A New York man accused of smearing his own feces onto the face of a subway rider has been released from jail under the new bail reform act.
Suspect Frank Abrokwa walked out of jail on Wednesday without posting bail, after a judge allowed him to leave under supervised release, New York Post reports.
Abrokwa allegedly smeared poop on a woman at a Bronx subway platform last Wednesday. He was arrested and charged with forcible touching, menacing and disorderly conduct, and harassment, according to ABC 7.
“I got out of work and was waiting for train, sat down for a moment,” the victim said. “All of a sudden, a man approaches me. He hits me in the face and throws a bag of feces. He spreads it all over my face, in my hair, without a motive, for no reason.”
In September 2021, the suspect allegedly spat on a Jewish man in Crown Heights and called him hateful names. He was charged with second-degree aggravated harassment “as a hate crime,” disorderly conduct, and two counts of menacing, which includes one menacing charge as a hate crime.
“Come here, you f—king Jew, I am going to kill you,” Abrokwa reportedly said.
During his most recent arrest, he was handed over to the Hate Crimes Unit after investigators recognized Abrokwa as the suspect accused in the spitting incident.
Yet, even with over 40 reported previous arrests, the judge indicated that since the latest charges are misdemeanors, he allowed the suspect out of jail under New York’s bail reform laws.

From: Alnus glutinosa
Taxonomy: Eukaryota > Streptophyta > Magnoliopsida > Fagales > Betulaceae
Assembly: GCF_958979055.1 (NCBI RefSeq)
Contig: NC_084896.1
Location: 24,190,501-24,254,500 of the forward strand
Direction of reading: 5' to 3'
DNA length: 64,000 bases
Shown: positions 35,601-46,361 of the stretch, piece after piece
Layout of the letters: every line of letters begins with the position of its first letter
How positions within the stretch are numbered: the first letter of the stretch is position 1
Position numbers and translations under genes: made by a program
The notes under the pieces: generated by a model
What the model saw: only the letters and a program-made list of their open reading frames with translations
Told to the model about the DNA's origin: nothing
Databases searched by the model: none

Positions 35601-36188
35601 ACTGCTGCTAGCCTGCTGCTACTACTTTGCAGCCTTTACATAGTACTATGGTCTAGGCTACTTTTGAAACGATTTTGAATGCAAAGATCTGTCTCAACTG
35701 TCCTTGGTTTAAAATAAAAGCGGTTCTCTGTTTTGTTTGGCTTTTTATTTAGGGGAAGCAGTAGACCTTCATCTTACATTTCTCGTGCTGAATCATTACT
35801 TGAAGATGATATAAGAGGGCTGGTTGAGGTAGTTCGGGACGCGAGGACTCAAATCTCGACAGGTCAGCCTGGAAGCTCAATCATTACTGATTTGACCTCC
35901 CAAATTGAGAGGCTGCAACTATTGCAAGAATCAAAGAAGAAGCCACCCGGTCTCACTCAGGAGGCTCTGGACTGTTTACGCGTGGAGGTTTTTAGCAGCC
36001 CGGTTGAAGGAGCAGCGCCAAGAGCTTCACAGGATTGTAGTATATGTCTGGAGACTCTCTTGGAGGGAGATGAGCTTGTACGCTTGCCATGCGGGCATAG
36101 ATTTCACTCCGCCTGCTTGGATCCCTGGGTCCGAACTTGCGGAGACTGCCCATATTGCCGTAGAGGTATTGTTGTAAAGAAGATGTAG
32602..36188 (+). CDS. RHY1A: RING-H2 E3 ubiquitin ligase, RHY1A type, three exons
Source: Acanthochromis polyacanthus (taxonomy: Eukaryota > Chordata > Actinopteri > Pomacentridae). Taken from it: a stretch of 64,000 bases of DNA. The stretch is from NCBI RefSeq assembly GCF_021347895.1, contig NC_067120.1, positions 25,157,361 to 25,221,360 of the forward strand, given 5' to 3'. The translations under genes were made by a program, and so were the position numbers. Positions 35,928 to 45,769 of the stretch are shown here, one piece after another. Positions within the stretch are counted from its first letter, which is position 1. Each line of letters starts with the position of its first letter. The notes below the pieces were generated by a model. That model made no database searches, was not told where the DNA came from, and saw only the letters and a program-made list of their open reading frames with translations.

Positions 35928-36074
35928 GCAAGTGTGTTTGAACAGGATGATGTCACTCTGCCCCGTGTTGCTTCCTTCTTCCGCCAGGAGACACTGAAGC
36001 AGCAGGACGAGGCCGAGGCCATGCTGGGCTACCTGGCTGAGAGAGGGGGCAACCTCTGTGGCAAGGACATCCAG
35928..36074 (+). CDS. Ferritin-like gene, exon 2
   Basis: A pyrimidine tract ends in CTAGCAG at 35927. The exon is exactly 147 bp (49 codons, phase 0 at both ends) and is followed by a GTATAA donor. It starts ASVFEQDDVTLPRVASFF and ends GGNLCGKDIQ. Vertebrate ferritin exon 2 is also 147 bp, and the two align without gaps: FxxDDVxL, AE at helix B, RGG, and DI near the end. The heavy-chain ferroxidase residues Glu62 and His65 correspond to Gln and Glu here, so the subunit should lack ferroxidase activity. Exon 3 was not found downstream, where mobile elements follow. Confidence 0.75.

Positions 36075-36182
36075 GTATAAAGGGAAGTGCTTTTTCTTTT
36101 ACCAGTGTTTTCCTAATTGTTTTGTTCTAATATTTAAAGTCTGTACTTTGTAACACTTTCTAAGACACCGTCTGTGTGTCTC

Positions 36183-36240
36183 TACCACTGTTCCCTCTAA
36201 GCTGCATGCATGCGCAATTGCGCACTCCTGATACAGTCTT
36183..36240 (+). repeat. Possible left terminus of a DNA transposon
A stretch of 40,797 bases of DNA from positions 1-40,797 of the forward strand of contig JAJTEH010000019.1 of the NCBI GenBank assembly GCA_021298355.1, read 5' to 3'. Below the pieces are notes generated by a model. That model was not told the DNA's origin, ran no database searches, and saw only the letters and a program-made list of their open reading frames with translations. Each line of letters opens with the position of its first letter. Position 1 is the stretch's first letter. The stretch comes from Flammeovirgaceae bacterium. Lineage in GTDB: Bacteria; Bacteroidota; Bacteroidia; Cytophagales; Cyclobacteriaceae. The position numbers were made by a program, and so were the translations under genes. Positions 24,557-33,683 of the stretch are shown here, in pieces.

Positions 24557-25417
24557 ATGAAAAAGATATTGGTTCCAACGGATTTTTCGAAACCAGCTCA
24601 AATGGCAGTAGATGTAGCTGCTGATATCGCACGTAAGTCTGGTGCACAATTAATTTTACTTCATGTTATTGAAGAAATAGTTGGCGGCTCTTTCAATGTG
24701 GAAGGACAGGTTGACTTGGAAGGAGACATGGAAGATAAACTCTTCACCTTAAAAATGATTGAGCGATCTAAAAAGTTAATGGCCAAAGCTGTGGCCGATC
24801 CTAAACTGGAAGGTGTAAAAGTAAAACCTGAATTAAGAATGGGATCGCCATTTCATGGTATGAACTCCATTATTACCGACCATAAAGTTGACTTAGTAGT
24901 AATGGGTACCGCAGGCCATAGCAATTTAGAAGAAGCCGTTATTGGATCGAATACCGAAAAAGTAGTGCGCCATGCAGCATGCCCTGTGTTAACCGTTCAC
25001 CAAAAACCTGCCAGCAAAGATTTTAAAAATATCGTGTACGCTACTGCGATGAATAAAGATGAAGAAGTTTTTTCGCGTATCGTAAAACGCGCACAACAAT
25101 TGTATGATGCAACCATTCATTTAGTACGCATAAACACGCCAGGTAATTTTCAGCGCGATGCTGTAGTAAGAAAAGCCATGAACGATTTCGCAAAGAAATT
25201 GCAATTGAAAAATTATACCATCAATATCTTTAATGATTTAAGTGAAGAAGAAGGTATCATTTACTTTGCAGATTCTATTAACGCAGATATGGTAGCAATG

Prosecutors pushed for at least $5,000 bail for the suspect unsuccessfully.
A week before the subway attack, Abrokwa was arrested for allegedly threatening a hardware store employee with a screwdriver. He was again released without bail, DailyMail reports.
On January 7, he was arrested for reportedly punching a man near 125th Street and Lenox Avenue. On February 5, he was arrested again for punching a 53-year-old man at the Port Authority Bus Terminal. He was released without bail on the misdemeanor charges.
“New Yorkers are beyond disgusted,” NYPD police union head Pat Lynch said.
“They want to know why a person like this is out on our streets and subway, but they’re not getting a straight answer … Our fundamental problem is a political culture devoted to doing and saying the bare minimum.”
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[Feature Photo: Frank Abrokwa/NYPD]